Fide was enrolled in a commercial school, the Universal Secretarial Academy, a grand name for a small building that had four rooms and rusty typewriters, and a grander abbreviation. On his schoolbooks, beneath “Fide Abonyi,” Fide wrote, in bold, proud letters, “U.S.A.”
When my brothers borrowed videotapes of British and American films from friends, Fide watched them with us. When we borrowed books from the library, Fide would hold them and move his lips. When there were military coups in faraway Lagos, my father placed the radio on the dining table and Fide joined us as we crowded around and listened to announcements spoken in English with a northern Nigerian accent, interspersed with stretches of melancholy martial music. The coup in 1993 happened on a blustery Harmattan day. General Sani Abacha had taken over the government. “Fellow-Nigerians,” he began, and already we were numb. Coup announcements made you numb: the choicelessness, the fact that you were being told just for your information, just so that you would not be surprised to see a different portrait on the walls of airports and government offices. Because there was nothing you could do about it.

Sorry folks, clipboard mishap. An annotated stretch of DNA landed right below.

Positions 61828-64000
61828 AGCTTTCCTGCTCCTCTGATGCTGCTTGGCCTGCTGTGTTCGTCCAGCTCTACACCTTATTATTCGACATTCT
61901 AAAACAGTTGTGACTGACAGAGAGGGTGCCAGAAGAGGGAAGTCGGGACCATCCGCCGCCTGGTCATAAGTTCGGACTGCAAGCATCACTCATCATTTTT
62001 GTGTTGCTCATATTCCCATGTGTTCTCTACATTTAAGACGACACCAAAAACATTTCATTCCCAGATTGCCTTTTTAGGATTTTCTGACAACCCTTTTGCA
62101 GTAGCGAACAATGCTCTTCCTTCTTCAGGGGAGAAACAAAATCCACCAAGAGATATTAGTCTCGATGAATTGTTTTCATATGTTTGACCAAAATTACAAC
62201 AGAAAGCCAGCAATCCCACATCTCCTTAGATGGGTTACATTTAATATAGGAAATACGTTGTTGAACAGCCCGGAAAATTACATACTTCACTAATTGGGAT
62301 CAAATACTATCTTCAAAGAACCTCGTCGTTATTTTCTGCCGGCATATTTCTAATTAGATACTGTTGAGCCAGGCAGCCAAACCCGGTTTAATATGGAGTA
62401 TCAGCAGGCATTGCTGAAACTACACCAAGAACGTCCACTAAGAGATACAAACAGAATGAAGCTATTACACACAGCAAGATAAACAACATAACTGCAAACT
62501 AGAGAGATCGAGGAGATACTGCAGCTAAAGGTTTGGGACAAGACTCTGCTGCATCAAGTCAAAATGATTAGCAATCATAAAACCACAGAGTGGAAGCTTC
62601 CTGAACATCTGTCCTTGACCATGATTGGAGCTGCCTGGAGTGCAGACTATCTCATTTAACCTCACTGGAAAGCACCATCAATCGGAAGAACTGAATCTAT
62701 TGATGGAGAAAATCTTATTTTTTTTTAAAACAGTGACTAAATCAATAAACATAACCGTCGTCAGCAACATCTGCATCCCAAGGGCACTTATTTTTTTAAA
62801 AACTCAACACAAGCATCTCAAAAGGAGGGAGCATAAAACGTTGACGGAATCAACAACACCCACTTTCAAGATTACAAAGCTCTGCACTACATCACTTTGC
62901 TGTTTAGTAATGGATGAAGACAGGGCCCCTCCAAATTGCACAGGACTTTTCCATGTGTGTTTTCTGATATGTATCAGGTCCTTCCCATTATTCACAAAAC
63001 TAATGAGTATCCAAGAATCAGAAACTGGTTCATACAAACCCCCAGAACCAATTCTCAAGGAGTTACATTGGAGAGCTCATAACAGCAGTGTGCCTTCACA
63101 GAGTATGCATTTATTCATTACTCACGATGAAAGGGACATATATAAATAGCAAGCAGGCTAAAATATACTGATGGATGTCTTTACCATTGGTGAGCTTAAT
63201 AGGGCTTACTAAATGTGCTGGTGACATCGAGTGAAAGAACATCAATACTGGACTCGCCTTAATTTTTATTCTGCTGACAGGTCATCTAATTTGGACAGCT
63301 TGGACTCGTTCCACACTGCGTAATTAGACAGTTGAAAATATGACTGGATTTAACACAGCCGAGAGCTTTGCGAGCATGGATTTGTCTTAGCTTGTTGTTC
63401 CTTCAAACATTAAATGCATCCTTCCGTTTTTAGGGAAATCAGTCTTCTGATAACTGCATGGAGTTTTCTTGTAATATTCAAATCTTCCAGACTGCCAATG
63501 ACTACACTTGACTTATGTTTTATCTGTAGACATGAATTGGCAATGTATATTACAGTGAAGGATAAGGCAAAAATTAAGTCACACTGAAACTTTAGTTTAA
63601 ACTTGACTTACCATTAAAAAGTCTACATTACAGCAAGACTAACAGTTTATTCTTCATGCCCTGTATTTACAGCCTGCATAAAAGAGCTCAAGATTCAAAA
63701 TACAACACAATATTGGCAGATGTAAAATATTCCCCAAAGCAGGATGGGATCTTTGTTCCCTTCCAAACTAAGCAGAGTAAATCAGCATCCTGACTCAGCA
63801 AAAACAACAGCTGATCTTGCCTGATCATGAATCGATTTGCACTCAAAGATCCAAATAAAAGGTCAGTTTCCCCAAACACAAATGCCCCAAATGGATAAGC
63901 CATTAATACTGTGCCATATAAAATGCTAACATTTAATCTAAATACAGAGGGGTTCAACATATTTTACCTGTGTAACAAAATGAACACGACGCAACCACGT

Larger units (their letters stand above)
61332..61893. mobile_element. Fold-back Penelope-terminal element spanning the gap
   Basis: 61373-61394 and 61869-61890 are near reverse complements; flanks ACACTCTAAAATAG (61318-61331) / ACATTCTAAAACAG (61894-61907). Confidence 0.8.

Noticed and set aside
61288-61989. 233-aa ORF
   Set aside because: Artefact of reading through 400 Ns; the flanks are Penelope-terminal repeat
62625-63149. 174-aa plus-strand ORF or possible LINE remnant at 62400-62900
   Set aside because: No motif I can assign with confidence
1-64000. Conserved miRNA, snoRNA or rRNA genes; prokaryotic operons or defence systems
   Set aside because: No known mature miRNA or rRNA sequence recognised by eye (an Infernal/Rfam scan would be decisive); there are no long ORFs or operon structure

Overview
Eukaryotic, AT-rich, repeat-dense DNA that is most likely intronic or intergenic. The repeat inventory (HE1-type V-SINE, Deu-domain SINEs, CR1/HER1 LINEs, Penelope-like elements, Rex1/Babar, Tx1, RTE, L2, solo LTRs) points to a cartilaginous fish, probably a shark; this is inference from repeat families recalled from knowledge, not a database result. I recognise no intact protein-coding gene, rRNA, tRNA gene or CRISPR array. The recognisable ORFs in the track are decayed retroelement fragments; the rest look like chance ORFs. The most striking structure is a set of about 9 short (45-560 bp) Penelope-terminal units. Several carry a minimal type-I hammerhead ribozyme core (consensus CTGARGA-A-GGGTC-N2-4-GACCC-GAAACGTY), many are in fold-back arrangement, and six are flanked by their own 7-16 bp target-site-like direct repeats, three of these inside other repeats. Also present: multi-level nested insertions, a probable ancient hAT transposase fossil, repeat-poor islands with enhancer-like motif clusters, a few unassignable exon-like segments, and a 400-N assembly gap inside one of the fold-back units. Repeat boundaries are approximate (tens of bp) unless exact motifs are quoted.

It was the custom to “start a life” for your houseboy or housegirl, after he or she had been with you long enough. Fide was with us for twelve years. When my parents asked him what he wanted to do after he left us, they hoped that he would want to continue his secretarial studies. But Fide wanted to join the Army, and did so.
At first, he wrote excited letters, and sent pictures of himself in camouflage holding a long, gleaming gun. He took special pride in his boots and wrote about how he polished them with Kiwi polish, the way he had polished the shoes my father wore to his lectures. His handwriting was barely legible and his English was comic. “Hungry is killing me,” he said. He wrote about the poor state of the barracks. He wrote about not being paid. Slowly, the letters cooled. Then, in a hasty letter, he wrote that he might be sent to Liberia, as part of the Nigerian Peacekeeping Force. Civil war was raging there. People were being skinned alive, he wrote. People were being dragged to their deaths.
“He won’t go to Liberia,” my father said. “He’ll be fine.”
Fide did not go to Liberia. Months later, a military coup took place in Sierra Leone. And General Sani Abacha, who routinely killed activists, who routinely shut down the media, who routinely jailed opponents, decided to send in Nigerian troops to restore democracy.
When my parents told me that Fide had died—he was blown up by a land mine in Sierra Leone, on September 3, 1997—I stared at them for a while and then started to smile because I knew that they were wrong.
“Which Fide?” I asked, as if he were not the only Fide we knew.
“Our own Fide,” my mother said, and those words will never leave me, because even as grief enveloped me I realized how lovely they were. Our own Fide. He was our own